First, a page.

I would like to share with you this new perspective that may help shift your feelings from hopelessness to hope for your future. You do not have to live depressed for the rest of your life. You do not have to rely on medications that only numb you to your feelings and life. You do not have to resort to suicide. There is hope and I desire to spark something in you that will help you to see the blessing that comes from depression.

I have come to realize that depression is a friend. Not the kind that you want to embrace and have in your life for as long as you live. But imagine it as a friend that comes in your life for a short period of time but leaves a lasting impact on you. One that changes the course of your life if you are willing to embrace the lessons and truths this friend wants to deposit into your life.

What if you recognized depression as a warning sign that there are things in your life that need to be addressed. It is similar to when you feel physical because there is something wrong in your body. You would not ignore it hoping that it would just go away. And you shouldn’t just take medication to take way the symptoms of pain but discover the deeper reason to the pain you’re feeling and want to bring healing and resolution to those deeper issues.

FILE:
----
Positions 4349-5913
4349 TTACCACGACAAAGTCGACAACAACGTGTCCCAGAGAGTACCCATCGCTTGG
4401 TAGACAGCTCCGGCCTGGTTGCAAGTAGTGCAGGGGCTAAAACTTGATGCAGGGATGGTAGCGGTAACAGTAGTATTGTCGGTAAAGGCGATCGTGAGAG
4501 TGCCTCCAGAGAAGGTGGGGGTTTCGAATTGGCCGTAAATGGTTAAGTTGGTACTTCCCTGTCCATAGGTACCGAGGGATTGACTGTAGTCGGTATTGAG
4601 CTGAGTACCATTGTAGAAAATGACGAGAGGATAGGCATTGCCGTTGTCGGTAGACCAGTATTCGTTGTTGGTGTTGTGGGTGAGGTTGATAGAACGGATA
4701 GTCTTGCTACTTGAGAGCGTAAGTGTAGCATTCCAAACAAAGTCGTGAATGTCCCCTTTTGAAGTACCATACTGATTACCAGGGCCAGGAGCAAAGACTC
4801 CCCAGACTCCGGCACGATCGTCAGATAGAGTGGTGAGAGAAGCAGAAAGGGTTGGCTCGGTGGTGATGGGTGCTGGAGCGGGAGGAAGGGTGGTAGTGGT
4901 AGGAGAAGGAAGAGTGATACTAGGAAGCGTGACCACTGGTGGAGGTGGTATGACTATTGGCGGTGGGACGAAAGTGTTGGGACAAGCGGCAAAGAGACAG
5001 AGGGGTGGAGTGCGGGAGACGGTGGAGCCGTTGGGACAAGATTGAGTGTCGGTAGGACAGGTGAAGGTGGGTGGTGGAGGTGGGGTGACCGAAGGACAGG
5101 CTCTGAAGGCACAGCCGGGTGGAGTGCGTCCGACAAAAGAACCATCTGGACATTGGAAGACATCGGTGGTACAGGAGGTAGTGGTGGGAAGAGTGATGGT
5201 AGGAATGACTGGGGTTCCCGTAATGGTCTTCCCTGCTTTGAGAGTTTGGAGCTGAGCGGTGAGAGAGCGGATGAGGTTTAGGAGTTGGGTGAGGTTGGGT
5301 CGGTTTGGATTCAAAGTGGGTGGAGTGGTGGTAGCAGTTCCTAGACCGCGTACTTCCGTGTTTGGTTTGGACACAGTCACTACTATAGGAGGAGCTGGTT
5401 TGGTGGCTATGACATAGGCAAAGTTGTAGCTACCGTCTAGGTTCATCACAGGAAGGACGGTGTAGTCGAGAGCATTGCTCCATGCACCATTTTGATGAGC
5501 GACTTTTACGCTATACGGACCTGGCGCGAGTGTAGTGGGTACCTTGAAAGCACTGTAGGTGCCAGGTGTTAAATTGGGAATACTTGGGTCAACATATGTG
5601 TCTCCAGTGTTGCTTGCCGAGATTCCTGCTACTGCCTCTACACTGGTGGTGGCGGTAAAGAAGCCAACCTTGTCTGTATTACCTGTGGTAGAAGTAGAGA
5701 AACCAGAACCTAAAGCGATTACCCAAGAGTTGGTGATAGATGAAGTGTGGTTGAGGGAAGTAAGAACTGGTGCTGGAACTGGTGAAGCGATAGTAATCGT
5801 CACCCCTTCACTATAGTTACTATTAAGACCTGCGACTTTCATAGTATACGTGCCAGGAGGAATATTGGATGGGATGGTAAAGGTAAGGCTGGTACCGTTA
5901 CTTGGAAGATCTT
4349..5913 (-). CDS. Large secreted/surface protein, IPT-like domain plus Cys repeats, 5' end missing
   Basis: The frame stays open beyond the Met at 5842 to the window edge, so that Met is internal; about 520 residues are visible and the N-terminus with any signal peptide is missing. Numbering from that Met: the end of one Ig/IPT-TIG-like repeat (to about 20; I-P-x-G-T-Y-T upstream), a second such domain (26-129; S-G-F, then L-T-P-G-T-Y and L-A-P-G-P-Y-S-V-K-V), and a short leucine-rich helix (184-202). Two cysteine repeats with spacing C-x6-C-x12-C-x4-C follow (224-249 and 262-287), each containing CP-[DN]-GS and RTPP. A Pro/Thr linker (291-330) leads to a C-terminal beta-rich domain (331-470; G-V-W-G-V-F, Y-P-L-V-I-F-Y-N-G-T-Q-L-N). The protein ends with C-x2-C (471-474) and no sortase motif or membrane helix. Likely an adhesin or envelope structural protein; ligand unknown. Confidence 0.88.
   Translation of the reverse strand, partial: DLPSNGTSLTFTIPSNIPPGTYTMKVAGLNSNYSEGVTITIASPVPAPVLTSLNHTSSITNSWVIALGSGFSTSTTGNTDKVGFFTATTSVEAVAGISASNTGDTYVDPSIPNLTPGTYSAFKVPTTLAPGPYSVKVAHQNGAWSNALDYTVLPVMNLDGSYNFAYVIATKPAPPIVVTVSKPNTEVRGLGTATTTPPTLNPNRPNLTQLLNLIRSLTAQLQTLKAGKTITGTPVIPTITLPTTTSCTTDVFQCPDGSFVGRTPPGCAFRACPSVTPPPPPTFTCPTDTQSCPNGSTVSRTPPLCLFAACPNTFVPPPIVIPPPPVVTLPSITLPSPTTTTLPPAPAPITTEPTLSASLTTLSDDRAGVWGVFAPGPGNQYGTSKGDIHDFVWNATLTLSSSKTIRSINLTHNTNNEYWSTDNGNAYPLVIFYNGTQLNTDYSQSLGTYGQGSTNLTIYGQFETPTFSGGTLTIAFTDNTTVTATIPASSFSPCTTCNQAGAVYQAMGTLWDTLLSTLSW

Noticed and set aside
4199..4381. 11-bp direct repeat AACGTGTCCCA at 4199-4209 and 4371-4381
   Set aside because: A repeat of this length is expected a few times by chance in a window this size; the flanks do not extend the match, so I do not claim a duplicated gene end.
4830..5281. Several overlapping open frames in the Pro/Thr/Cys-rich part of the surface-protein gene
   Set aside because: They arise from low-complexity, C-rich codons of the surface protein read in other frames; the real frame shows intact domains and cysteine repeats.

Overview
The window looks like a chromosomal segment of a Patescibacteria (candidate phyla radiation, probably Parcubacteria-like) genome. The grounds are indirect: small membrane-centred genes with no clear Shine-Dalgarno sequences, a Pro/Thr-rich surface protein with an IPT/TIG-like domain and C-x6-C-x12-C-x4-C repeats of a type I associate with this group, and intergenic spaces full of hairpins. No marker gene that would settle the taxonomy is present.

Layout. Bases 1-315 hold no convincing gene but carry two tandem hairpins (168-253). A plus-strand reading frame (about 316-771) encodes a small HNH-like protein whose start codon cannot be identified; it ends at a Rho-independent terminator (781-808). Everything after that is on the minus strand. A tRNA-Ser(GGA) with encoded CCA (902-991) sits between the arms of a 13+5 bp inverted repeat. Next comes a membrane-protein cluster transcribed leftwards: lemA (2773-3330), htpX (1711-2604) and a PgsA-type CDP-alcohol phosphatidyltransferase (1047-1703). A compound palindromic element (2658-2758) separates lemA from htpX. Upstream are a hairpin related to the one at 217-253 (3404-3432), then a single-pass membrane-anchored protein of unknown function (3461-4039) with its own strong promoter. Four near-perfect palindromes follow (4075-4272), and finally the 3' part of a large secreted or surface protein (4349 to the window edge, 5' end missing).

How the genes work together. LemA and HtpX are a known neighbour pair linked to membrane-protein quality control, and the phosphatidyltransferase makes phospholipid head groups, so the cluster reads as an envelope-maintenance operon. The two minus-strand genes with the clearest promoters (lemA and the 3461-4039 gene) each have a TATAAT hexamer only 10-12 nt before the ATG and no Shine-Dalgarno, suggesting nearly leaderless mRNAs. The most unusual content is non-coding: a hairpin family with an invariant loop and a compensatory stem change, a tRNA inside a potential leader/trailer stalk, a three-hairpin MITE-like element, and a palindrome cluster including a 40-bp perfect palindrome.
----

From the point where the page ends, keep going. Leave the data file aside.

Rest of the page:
When we recognize that the depression is our brains way of saying “WHOA! Let’s slow down here, there is some thing that is causing us distress and harm and we need to deal with it.” It could be an abusive relationship, undealt with or unrecognized trauma, burnout, fatigue, loss, PTSD, this list could literally go on forever.

Depression (Merriam-Webster Dictionary) is a mood disorder that is marked by varying degrees of sadness, despair, and loneliness and is typically accompanied by inactivity, guilt, loss of concentration, social withdrawal, sleep disturbances and sometimes suicidal tendencies.

Depression is your mind and body’s way of alerting you that something is not right. The root to why each one of us experiences depression will be different, but I have come to know that it is a warning system telling us that we need to deal with somethings. If you can go into your times of depression with this knowledge, then you can realistically assess your life through the lenses of what is causing me to feel this way? What needs to be addressed, changed, or healed?